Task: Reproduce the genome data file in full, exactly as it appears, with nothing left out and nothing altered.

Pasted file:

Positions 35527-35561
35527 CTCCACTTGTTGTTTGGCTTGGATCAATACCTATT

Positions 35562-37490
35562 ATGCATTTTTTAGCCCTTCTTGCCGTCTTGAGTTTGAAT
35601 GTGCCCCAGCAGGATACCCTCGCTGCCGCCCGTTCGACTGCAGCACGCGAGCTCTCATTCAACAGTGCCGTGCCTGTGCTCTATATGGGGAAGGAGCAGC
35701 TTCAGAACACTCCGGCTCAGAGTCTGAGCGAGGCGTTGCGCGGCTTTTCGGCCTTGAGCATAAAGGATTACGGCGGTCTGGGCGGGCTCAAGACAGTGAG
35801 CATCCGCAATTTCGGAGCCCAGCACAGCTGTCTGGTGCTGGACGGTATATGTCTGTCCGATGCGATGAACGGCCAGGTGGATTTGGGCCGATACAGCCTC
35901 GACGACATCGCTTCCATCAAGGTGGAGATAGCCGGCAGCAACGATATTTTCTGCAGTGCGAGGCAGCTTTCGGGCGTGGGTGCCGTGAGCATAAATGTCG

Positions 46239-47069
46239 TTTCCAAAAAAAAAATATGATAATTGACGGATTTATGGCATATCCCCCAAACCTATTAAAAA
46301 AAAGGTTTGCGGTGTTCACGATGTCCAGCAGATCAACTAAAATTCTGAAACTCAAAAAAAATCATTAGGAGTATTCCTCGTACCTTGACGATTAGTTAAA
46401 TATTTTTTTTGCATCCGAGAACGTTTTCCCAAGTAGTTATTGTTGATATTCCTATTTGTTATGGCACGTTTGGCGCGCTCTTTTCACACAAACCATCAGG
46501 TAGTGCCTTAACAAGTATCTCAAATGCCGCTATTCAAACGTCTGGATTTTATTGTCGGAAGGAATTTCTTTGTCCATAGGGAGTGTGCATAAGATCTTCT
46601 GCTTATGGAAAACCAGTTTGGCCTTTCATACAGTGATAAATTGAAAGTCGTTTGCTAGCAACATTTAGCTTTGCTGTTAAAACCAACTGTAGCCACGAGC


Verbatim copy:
Positions 35527-35561
35527 CTCCACTTGTTGTTTGGCTTGGATCAATACCTATT

Positions 35562-37490
35562 ATGCATTTTTTAGCCCTTCTTGCCGTCTTGAGTTTGAAT
35601 GTGCCCCAGCAGGATACCCTCGCTGCCGCCCGTTCGACTGCAGCACGCGAGCTCTCATTCAACAGTGCCGTGCCTGTGCTCTATATGGGGAAGGAGCAGC
35701 TTCAGAACACTCCGGCTCAGAGTCTGAGCGAGGCGTTGCGCGGCTTTTCGGCCTTGAGCATAAAGGATTACGGCGGTCTGGGCGGGCTCAAGACAGTGAG
35801 CATCCGCAATTTCGGAGCCCAGCACAGCTGTCTGGTGCTGGACGGTATATGTCTGTCCGATGCGATGAACGGCCAGGTGGATTTGGGCCGATACAGCCTC
35901 GACGACATCGCTTCCATCAAGGTGGAGATAGCCGGCAGCAACGATATTTTCTGCAGTGCGAGGCAGCTTTCGGGCGTGGGTGCCGTGAGCATAAATGTCG

Positions 46239-47069
46239 TTTCCAAAAAAAAAATATGATAATTGACGGATTTATGGCATATCCCCCAAACCTATTAAAAA
46301 AAAGGTTTGCGGTGTTCACGATGTCCAGCAGATCAACTAAAATTCTGAAACTCAAAAAAAATCATTAGGAGTATTCCTCGTACCTTGACGATTAGTTAAA
46401 TATTTTTTTTGCATCCGAGAACGTTTTCCCAAGTAGTTATTGTTGATATTCCTATTTGTTATGGCACGTTTGGCGCGCTCTTTTCACACAAACCATCAGG
46501 TAGTGCCTTAACAAGTATCTCAAATGCCGCTATTCAAACGTCTGGATTTTATTGTCGGAAGGAATTTCTTTGTCCATAGGGAGTGTGCATAAGATCTTCT
46601 GCTTATGGAAAACCAGTTTGGCCTTTCATACAGTGATAAATTGAAAGTCGTTTGCTAGCAACATTTAGCTTTGCTGTTAAAACCAACTGTAGCCACGAGC